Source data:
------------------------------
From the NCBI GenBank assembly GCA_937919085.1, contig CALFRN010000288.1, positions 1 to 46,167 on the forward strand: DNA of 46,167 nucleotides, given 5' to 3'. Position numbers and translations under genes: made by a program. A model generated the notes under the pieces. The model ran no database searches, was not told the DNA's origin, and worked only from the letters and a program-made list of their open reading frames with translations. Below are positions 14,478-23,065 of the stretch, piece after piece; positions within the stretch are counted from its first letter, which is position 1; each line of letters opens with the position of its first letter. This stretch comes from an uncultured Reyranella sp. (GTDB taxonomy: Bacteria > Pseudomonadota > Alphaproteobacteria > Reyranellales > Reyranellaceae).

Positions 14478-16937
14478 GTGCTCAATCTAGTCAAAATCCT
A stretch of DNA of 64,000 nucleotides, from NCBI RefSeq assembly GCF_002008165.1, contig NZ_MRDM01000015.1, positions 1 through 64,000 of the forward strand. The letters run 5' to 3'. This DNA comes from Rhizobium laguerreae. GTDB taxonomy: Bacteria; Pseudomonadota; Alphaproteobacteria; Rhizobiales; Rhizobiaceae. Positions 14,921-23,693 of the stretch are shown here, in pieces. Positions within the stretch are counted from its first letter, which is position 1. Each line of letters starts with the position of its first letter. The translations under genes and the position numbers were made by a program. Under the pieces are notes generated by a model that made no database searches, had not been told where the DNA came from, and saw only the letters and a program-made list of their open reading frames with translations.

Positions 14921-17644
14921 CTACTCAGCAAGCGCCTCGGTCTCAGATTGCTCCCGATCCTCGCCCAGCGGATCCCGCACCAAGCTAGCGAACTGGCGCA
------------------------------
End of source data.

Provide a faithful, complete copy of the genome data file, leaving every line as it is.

From the NCBI GenBank assembly GCA_937919085.1, contig CALFRN010000288.1, positions 1 to 46,167 on the forward strand: DNA of 46,167 nucleotides, given 5' to 3'. Position numbers and translations under genes: made by a program. A model generated the notes under the pieces. The model ran no database searches, was not told the DNA's origin, and worked only from the letters and a program-made list of their open reading frames with translations. Below are positions 14,478-23,065 of the stretch, piece after piece; positions within the stretch are counted from its first letter, which is position 1; each line of letters opens with the position of its first letter. This stretch comes from an uncultured Reyranella sp. (GTDB taxonomy: Bacteria > Pseudomonadota > Alphaproteobacteria > Reyranellales > Reyranellaceae).

Positions 14478-16937
14478 GTGCTCAATCTAGTCAAAATCCT
A stretch of DNA of 64,000 nucleotides, from NCBI RefSeq assembly GCF_002008165.1, contig NZ_MRDM01000015.1, positions 1 through 64,000 of the forward strand. The letters run 5' to 3'. This DNA comes from Rhizobium laguerreae. GTDB taxonomy: Bacteria; Pseudomonadota; Alphaproteobacteria; Rhizobiales; Rhizobiaceae. Positions 14,921-23,693 of the stretch are shown here, in pieces. Positions within the stretch are counted from its first letter, which is position 1. Each line of letters starts with the position of its first letter. The translations under genes and the position numbers were made by a program. Under the pieces are notes generated by a model that made no database searches, had not been told where the DNA came from, and saw only the letters and a program-made list of their open reading frames with translations.

Positions 14921-17644
14921 CTACTCAGCAAGCGCCTCGGTCTCAGATTGCTCCCGATCCTCGCCCAGCGGATCCCGCACCAAGCTAGCGAACTGGCGCA